CHAṆḌĪ CHARITRA, title of two compositions by Gurū Gobind Siṅgh in his Dasam Granth, the Book of the Tenth Master, describing in Braj verse the exploits of goddess Chaṇḍī or Durgā. One of these compositions is known as Chaṇḍī Charitra Ukti Bilās whereas the second has no qualifying extension to its title except in the manuscript of the Dasam Granth preserved in the toshākhānā at Takht Srī Harimandar Sāhib at Paṭnā, which is designated Chaṇḍī Charitra Trambī Mahātam. The former work is divided into eight cantos, the last one being incomplete, and comprises 233 couplets and ' quatrains, employing seven different metres, with Savaiyyā and Doharā predominating. The latter, also of eight cantos, contains 262 couplets and quatrains, mostly employing Bhujaṅg-prayāt and Rasāval measures. In the former, the source of the story mentioned is Satsaī or Durgā Saptasatī which is a portion of Mārkaṇḍeya-purāṇa, from chapters 81 to 94. There is no internal evidence to confirm the source of the story in the latter work, and although some attribute it to Devī Bhāgavat Pūraṇa (skandh 5, chapters 2 to 35), a closer study of the two texts points towards one source, i. e. Mārkaṇḍeya-purāṇa. Both the works were composed at Anandpur Sāhib, sometime before AD 1698, the year when the Bachitra Nāṭak was completed. The concluding lines of the last canto of Chaṇḍī Charitra Ukti Bilās as included in the Dasam Granth manuscript preserved at Paṭnā, however, mention 1752 Bk / AD 1695 as the year of the composition of this work.

         In these compositions, Chaṇḍī, the goddess of Markāṇḍeya-purāṇa, takes on a more dynamic character. Gurū Gobind Siṅgh reoriented the old story imparting to the exploits of Chaṇḍī a contemporary relevance. The Chaṇḍī Charitra Ukti Bilās describes, in a forceful style, the battles of goddess Chaṇḍī with a number of demon leaders, such as Kāiṭabha, Mahikhāsur (Mahiṣāsur), Dhūmra and Lochana. The valiant Chaṇḍī slays all of them and emerges victorious. The battle-scenes are portrayed with a wealth of poetic imagery. The last - incomplete - canto contains an invocation to God addressed as Śivā. The second Chaṇḍī Charitra treats of the same events and battles, though in minuter detail and in a somewhat different mode of expression. The main point of these works, along with their more popular Punjabi counterpart Vār Srī Bhāgautī Jī Kī commonly known as Chaṇḍī dī Vār, lies in their virile temper evoked by a succession of powerful and eloquent similes and by a dignified echoic music of the richest timbre. These poems were designed by Gurū Gobind Siṅgh to create among the people a spirit of chivalry and dignity.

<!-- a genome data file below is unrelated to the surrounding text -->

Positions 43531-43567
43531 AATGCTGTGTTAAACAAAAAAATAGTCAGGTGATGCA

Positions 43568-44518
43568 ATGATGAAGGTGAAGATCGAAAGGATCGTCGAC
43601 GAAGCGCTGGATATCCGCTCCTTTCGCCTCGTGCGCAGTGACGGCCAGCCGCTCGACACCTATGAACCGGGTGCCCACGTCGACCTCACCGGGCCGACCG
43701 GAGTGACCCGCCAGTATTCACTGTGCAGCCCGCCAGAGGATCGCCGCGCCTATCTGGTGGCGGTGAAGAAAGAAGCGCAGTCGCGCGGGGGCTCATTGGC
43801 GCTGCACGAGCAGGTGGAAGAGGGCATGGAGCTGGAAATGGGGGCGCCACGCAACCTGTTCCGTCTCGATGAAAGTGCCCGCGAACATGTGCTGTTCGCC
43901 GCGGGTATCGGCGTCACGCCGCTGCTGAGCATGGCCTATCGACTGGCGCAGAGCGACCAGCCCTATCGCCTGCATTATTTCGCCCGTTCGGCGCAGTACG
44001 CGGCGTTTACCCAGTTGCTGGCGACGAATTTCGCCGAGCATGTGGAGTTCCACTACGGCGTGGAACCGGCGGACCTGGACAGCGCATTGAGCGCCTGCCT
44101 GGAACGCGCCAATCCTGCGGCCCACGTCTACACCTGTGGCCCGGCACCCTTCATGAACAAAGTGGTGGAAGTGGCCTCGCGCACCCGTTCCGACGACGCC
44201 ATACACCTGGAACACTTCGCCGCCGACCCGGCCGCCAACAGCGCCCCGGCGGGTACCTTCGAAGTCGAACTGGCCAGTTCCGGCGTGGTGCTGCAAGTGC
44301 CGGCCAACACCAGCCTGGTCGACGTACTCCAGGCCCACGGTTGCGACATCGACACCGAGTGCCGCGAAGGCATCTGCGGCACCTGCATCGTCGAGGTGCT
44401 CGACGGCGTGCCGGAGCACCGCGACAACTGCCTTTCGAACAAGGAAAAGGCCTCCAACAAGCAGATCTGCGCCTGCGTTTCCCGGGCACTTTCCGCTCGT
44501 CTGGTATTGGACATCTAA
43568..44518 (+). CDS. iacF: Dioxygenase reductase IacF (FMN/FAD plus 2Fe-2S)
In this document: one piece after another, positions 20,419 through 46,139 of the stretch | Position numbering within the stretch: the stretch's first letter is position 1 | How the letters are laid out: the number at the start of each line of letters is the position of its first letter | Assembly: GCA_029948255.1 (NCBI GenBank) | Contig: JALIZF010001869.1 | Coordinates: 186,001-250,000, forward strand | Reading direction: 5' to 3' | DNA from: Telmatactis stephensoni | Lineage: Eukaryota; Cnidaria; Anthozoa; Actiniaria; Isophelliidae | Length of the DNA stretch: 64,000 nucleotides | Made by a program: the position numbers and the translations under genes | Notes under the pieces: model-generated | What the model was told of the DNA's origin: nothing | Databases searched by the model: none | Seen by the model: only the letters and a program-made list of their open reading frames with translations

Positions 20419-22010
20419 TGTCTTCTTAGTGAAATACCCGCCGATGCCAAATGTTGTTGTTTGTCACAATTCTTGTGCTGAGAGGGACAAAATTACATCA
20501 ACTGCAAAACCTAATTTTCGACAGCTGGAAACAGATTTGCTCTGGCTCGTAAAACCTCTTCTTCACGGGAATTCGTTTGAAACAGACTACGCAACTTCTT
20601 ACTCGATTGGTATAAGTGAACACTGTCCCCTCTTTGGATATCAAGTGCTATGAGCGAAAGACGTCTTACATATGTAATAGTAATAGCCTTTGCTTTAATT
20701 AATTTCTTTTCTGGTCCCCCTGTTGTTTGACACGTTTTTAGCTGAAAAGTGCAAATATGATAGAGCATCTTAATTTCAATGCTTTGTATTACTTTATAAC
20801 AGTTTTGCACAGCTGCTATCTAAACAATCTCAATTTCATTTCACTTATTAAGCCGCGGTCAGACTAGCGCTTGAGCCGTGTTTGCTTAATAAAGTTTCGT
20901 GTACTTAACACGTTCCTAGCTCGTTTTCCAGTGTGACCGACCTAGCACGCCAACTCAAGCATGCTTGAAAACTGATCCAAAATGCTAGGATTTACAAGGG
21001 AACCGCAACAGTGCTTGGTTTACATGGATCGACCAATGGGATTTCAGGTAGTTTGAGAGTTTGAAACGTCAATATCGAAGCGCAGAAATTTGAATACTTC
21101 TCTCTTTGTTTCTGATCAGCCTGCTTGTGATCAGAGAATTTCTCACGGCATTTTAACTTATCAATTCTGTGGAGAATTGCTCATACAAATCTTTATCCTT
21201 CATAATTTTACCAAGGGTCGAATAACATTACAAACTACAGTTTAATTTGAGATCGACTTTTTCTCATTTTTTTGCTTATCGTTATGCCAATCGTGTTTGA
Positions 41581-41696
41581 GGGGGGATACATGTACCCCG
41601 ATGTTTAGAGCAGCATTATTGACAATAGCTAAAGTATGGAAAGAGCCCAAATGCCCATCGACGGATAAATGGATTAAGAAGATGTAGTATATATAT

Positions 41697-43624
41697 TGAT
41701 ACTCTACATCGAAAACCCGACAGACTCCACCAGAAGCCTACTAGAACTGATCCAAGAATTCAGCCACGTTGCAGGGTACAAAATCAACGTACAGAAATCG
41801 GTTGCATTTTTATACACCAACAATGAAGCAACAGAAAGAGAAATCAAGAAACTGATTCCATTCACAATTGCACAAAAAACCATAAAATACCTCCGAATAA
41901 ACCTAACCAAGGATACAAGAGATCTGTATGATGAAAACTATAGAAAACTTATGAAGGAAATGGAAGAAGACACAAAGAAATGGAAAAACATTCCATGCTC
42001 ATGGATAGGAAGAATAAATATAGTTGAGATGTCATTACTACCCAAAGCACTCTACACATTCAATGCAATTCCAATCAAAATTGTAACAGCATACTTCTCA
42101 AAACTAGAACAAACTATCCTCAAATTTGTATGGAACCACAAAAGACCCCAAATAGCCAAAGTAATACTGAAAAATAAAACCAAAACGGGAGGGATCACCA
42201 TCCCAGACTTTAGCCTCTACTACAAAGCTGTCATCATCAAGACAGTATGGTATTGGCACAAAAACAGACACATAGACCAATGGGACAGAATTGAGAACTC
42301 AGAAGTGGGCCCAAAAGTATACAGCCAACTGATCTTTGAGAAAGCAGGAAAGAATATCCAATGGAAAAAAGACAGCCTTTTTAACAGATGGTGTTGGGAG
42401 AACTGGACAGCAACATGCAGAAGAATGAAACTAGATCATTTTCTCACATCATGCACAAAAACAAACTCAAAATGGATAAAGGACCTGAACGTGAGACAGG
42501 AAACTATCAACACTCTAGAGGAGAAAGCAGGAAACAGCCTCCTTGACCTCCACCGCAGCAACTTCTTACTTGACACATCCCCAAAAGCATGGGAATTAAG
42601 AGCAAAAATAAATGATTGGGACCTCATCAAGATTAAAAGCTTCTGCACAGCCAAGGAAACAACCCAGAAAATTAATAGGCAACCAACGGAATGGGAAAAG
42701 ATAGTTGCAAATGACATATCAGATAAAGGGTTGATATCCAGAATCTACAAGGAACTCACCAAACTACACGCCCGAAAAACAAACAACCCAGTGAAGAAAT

1. Ashta, Dharam Pal, The Poetry of the Dasam Granth. Delhi, 1959
  2. Loehlin, C. H. , The Granth of Guru Gobind Singh and the Khalsa Brotherhood. Lucknow, 1971
  3. Jaggī, Ratan Siṅgh, Dasam Granth Parichaya. Delhi, 1990

Rattan Siṅgh Jaggī